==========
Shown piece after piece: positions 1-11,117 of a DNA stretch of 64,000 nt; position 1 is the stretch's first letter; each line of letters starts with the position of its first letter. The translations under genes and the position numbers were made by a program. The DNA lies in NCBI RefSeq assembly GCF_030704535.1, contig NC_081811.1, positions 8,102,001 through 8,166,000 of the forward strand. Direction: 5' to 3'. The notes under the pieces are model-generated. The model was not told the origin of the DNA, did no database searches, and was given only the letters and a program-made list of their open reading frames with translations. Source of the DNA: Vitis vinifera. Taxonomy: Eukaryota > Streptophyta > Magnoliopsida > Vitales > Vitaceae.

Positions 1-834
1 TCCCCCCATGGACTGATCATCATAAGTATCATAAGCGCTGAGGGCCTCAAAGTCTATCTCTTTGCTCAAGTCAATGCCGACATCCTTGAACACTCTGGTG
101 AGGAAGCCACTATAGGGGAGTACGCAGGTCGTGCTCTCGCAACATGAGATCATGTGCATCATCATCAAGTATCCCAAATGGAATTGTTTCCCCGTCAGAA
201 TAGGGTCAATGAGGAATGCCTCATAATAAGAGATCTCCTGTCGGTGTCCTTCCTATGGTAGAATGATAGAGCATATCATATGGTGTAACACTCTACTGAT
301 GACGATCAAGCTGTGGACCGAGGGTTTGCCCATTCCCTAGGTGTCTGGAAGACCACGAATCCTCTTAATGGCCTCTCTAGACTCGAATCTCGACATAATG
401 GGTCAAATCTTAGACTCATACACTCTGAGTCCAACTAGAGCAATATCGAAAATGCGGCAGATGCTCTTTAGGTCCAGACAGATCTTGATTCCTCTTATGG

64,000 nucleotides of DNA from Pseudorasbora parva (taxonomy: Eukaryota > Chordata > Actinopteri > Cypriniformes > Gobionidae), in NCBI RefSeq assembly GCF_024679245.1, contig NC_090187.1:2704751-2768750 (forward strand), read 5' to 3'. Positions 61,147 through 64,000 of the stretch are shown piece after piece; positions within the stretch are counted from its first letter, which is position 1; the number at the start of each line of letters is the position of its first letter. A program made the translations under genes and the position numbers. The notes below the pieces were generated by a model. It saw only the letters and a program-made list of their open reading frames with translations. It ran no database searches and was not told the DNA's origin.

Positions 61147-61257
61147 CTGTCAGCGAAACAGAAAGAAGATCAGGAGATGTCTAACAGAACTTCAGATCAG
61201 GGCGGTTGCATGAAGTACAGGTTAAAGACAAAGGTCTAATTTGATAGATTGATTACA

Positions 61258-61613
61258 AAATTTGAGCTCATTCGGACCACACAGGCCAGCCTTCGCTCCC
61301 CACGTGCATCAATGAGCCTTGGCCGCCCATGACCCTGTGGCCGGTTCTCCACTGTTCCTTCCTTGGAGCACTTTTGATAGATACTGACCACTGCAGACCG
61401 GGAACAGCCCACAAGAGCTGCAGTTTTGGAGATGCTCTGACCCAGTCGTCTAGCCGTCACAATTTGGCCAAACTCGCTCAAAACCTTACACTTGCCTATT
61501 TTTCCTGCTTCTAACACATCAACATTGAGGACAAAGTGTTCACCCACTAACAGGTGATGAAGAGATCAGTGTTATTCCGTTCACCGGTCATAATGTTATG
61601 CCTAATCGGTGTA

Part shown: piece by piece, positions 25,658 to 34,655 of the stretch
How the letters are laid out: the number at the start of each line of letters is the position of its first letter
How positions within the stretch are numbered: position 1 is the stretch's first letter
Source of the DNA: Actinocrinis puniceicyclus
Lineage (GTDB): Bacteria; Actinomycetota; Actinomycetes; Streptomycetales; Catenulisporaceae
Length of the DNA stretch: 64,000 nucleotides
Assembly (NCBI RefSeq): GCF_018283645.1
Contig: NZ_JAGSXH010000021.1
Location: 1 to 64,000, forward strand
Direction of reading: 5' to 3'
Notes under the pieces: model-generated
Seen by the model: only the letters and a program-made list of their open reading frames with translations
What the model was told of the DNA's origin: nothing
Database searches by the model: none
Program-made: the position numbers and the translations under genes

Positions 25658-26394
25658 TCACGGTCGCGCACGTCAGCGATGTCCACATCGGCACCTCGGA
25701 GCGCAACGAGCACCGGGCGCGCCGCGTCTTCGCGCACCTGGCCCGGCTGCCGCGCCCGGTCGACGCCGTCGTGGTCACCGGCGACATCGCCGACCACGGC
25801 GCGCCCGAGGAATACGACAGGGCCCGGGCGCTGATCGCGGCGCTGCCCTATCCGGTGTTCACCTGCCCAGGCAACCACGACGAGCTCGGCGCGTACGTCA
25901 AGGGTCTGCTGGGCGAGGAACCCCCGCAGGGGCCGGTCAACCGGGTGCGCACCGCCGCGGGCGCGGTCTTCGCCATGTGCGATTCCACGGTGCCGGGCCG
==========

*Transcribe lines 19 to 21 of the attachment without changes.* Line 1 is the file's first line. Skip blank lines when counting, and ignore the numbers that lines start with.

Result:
How the letters are laid out: the number at the start of each line of letters is the position of its first letter
How positions within the stretch are numbered: position 1 is the stretch's first letter
Source of the DNA: Actinocrinis puniceicyclus